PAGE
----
7 junio, 2024

Selective reading: concept, characteristics, types, examples

We explain what selective reading is, its characteristics, types and we give several examples.

What is selective reading?

The selective reading It consists of reading specific parts of a text, that is, something specific is selected from which information is to be obtained. The main objective is to have a general idea of ​​what the text is about. An example is, in a biography of Albert Einstein, reading only the titles of each chapter.

Selective reading or pre-reading is the first phase of reading (along with reading and post-reading) and consists of activities that prepare the student for the reading that will follow. Through these activities, the aim is to improve the comprehension of the text through the activation of the reader’s previous knowledge.

It also seeks to encourage the formation of a general idea of ​​the text and the planning of ways to deal with the reading activity. In addition to improving comprehension, the selective reading phase and the activities within it improve reading speed and accuracy, reducing time and effort.

Selective reading also clarifies to the student the purpose of the reading. The type of activity chosen for this phase will depend on the teacher’s criteria, the characteristics of the students and the type of text to be read.

Some may be skimming the text, identifying characteristics (title, author, photos, subtitles) or predicting what will be read, among others.

Characteristics of selective reading

Selective reading activities are a kind of “warm-up” before reading, and they can be very different from each other. These activities can be differentiated by the duration and the level of involvement that they require from the student.

For example, showing students photos requires less involvement on their part than asking them to relate their experiences to what they think they are going to read. The use of selective reading activities is useful because:

Stimulates students’ interest in the text, using the motivational factor to improve reading comprehension. This can be done by showing sensory stimuli related to the text (music, images, etc.) or by talking about their own experiences related to said text.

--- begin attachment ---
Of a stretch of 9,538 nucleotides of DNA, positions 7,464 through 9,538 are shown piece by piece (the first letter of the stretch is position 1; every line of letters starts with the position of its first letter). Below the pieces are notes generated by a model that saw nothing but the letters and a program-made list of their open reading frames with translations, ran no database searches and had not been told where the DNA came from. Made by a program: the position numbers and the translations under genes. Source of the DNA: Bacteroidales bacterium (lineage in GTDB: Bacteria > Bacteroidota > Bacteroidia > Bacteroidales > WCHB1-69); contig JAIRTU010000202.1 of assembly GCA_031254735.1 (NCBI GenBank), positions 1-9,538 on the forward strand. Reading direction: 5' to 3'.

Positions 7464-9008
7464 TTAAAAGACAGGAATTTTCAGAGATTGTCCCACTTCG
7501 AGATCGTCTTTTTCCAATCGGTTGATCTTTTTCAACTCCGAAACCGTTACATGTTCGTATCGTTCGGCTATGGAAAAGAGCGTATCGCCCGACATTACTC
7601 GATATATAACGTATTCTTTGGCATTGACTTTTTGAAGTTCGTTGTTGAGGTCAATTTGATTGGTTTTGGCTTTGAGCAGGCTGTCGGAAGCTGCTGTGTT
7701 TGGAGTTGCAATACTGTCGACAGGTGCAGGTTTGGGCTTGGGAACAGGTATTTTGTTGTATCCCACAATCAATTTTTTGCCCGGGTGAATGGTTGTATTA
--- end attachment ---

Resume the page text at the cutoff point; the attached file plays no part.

Give a reason to read, since it is normal for students not to have an intrinsic motivation to do so. Through selective reading activities, readers may discover that the text can be read for pleasure, to search for specific information, or to discover something.
Prepares the student for the language that they will encounter in the text, since it is normal that not everyone can fully understand the text, and this can make reading slower and require more effort. For this reason, selective reading activities can introduce key vocabulary, talk about the context of the reading, or other resources.

Parts of a selective reading activity

Selective reading activities are divided into two parts:

The part corresponding to the teacher
The part corresponding to the students.

For example, in a pre-reading activity the teacher’s part may be to ask students about information they have read before; and the student’s part may be to recall something she has recently seen and identify some features of that particular text.

Types of selective reading

Graphic organizers

Graphic organizers are a type of selective reading activities that display a “map” of the text to follow, allowing readers to frame the text.

Through graphic organizers, complex vocabulary can be taught and how different ideas in the text are related to each other.

There are many types of organizers, but in general they present the most important concepts in an outline, and identify the main terms to show readers relevant information before reading, and thus improve their reading comprehension.